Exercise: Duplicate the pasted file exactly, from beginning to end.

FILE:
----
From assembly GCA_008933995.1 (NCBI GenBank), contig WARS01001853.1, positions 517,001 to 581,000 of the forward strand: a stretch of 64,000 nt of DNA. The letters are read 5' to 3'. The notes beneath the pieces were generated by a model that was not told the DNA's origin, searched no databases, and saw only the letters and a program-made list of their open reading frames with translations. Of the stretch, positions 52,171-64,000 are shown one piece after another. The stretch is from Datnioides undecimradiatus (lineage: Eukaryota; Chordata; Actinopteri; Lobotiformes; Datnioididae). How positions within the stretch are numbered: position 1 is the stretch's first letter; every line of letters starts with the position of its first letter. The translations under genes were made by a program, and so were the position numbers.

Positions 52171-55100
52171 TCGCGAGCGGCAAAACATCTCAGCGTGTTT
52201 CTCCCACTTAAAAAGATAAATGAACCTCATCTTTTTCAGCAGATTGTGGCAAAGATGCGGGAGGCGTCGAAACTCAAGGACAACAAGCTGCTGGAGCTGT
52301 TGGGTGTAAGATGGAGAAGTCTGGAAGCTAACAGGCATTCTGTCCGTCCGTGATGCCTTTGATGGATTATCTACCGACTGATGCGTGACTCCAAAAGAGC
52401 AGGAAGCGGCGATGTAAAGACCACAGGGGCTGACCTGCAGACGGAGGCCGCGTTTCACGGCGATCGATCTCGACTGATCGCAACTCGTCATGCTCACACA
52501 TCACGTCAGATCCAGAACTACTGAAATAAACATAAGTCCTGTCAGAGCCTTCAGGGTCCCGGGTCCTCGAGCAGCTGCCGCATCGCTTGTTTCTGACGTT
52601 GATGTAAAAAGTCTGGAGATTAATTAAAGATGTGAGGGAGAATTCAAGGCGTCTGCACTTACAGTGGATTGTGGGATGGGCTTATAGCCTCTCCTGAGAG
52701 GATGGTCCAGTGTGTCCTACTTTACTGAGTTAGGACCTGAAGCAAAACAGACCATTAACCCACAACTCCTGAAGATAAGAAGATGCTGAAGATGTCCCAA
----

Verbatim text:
From assembly GCA_008933995.1 (NCBI GenBank), contig WARS01001853.1, positions 517,001 to 581,000 of the forward strand: a stretch of 64,000 nt of DNA. The letters are read 5' to 3'. The notes beneath the pieces were generated by a model that was not told the DNA's origin, searched no databases, and saw only the letters and a program-made list of their open reading frames with translations. Of the stretch, positions 52,171-64,000 are shown one piece after another. The stretch is from Datnioides undecimradiatus (lineage: Eukaryota; Chordata; Actinopteri; Lobotiformes; Datnioididae). How positions within the stretch are numbered: position 1 is the stretch's first letter; every line of letters starts with the position of its first letter. The translations under genes were made by a program, and so were the position numbers.

Positions 52171-55100
52171 TCGCGAGCGGCAAAACATCTCAGCGTGTTT
52201 CTCCCACTTAAAAAGATAAATGAACCTCATCTTTTTCAGCAGATTGTGGCAAAGATGCGGGAGGCGTCGAAACTCAAGGACAACAAGCTGCTGGAGCTGT
52301 TGGGTGTAAGATGGAGAAGTCTGGAAGCTAACAGGCATTCTGTCCGTCCGTGATGCCTTTGATGGATTATCTACCGACTGATGCGTGACTCCAAAAGAGC
52401 AGGAAGCGGCGATGTAAAGACCACAGGGGCTGACCTGCAGACGGAGGCCGCGTTTCACGGCGATCGATCTCGACTGATCGCAACTCGTCATGCTCACACA
52501 TCACGTCAGATCCAGAACTACTGAAATAAACATAAGTCCTGTCAGAGCCTTCAGGGTCCCGGGTCCTCGAGCAGCTGCCGCATCGCTTGTTTCTGACGTT
52601 GATGTAAAAAGTCTGGAGATTAATTAAAGATGTGAGGGAGAATTCAAGGCGTCTGCACTTACAGTGGATTGTGGGATGGGCTTATAGCCTCTCCTGAGAG
52701 GATGGTCCAGTGTGTCCTACTTTACTGAGTTAGGACCTGAAGCAAAACAGACCATTAACCCACAACTCCTGAAGATAAGAAGATGCTGAAGATGTCCCAA